Biphasic life cycles with alternating diploid and haploid gametic phases are a traits shared by all sexually reproducing eukaryotes. Selection occurring during - even a short - haploid gametic phase may have substantial consequences for a wide range of biological processes including adaptation, inbreeding depression and sex chromosome evolution. While in plants, selection in haploid gametes is well established, in animals, the idea has remained largely untested. This is somewhat surprising given that particularly male gametes (sperm) are generally produced in large numbers but only few fertilise an egg offering an ideal opportunity for selection to act upon. We tested for selection on the haploid sperm genome in the zebrafish combining selection experiments with transcriptome and genome sequencing. We found clear evidence that the haploid sperm genome is more than just a silenced genome and selection at this stage has major fitness consequences for the following generations.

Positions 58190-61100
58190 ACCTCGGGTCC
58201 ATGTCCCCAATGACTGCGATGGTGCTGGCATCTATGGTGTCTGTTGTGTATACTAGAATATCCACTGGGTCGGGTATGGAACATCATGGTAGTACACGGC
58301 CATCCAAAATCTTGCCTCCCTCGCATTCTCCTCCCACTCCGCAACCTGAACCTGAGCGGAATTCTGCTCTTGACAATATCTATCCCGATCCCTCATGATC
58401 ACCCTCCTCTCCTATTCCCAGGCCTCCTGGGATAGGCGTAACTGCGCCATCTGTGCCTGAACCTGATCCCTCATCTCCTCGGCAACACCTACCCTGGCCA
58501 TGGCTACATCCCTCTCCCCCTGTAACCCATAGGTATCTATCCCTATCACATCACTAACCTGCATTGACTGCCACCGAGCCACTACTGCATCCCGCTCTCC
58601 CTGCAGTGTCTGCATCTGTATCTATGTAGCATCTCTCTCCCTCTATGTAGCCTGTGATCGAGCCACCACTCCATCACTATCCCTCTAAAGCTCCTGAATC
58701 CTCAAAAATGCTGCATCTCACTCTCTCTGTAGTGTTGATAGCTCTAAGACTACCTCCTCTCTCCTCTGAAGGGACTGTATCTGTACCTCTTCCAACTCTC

Simone did a PhD at the University of Sheffield (UK), followed by five years as a postdoctoral Fellow at Uppsala University (Sweden). In 2011 she was appointed to an associate professorship at Uppsala University. From 2017 she has been an associate Professor at the University of East Anglia (UK). In 2013 Simone was the recipient of a highly prestigious EU ERC Starter grant to look at haploid selection. Her work has ranged from studies of sperm competition in birds to haploid selection in fish.